One of the more exciting developments that took place in 2017 involved the possibility of water permanently returning to the Great Plains Reservoirs located south of Eads in Kiowa County. This is no small bit of news, as many of the Kiowa County natives and longtime residents can testify. Not only do the 7 bodies of water, taken as a whole, combine to make the largest surface area of water to be found anywhere in the entire state of Colorado, the lakes—and the people, activities and events associated with them—did more to contribute to the recreational culture of Kiowa County than perhaps any other single thing. Without a doubt, water sports, fishing, birdwatching, hunting, camping and other outdoor pursuits provided unequalled entertainment for locals of all ages, simultaneously attracting visitors from all along the Front Range as well as Western Kansas, Northern Oklahoma and parts of the Texas Panhandle. In the words of one lifelong enthusiast, “The shores of the lakes looked like cities at night with all the campfires and bonfires. People rolled in with their campers and tents and RVs as soon as Memorial Day hit and they didn’t leave until the last bit of summer had gone.”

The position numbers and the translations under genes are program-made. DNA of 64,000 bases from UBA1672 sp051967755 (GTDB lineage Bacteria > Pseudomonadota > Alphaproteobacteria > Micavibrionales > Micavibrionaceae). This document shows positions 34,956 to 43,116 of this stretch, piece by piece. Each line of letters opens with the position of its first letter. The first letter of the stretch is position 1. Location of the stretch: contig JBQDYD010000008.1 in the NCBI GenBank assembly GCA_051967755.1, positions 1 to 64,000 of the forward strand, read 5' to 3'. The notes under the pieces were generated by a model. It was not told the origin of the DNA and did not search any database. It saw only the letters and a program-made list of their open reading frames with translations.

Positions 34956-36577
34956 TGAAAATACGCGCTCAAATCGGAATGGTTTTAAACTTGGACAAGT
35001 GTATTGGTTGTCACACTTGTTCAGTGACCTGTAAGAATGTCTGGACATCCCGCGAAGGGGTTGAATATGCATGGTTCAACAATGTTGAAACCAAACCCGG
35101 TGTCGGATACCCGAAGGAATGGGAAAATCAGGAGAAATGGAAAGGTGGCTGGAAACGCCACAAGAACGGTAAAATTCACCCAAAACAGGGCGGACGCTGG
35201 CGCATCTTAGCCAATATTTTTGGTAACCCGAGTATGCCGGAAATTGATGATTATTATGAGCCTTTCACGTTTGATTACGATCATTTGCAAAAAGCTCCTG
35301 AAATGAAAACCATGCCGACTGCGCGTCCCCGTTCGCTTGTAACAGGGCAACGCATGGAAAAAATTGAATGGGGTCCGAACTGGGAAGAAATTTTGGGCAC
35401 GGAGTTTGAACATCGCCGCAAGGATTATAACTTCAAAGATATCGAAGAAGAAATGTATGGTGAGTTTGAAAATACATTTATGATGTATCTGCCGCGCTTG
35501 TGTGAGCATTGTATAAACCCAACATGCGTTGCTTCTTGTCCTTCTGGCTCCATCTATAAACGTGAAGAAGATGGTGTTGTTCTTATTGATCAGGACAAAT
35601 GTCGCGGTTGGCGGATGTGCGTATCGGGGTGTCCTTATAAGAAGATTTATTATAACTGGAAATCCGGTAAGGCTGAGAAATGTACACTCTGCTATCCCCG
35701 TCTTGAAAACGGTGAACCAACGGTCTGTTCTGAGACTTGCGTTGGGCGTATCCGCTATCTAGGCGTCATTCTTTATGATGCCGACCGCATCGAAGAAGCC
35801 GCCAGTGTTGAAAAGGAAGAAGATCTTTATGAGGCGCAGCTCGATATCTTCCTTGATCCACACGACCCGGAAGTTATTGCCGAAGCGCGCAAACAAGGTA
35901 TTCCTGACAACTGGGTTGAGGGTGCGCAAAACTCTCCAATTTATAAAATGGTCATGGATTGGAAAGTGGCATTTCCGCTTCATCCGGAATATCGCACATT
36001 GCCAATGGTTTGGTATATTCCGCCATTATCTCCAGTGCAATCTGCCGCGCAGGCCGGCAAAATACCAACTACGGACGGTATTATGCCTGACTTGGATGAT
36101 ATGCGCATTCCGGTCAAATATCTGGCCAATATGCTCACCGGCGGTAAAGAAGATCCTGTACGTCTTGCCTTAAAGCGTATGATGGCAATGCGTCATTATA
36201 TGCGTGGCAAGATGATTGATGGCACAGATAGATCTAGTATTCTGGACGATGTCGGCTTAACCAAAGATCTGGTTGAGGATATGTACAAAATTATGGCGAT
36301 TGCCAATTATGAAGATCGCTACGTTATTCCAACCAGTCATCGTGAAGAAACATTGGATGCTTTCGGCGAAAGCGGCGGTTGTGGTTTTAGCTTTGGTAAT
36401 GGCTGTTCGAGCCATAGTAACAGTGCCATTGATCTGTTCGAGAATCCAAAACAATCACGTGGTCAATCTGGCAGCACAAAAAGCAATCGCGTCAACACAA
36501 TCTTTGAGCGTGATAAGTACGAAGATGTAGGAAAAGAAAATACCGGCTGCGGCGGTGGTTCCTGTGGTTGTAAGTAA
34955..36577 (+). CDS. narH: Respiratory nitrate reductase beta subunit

With that vision in mind, there was a monstrous wave of public support and downright excitement when the Independent reported the Amity Canal Company—that, in the past, has used the lakes for storage of irrigation water—announced their decision to divert water storage from John Martin Reservoir to the lakes of Kiowa County. Since then, as each day has progressed, more and more of that blue heaven can be seen flowing into those basins that had been so dry for so long. First, it was Upper Queens, then Lower Queens, then Nee Noshe and then, astonishingly, Nee Gronda.
“Why ‘astonishingly’ Nee Grondal?” some innocent newcomer might ask. The answer to that would be given in feet. Seventy feet, to be precise. At its deepest spot, Nee Gronda is 70 feet deep, which makes any water that goes in pretty hard to get back out, whether it’s done on purpose for irrigation or by nature through evaporation.
In other words, although the Amity Canal Company has yet to officially say it plans to keep water in the lakes on a permanent basis, putting water in Nee Gronda is sort of like a man giving a woman an engagement ring without specifically stating why. The intention is clear; all that’s left is making it official.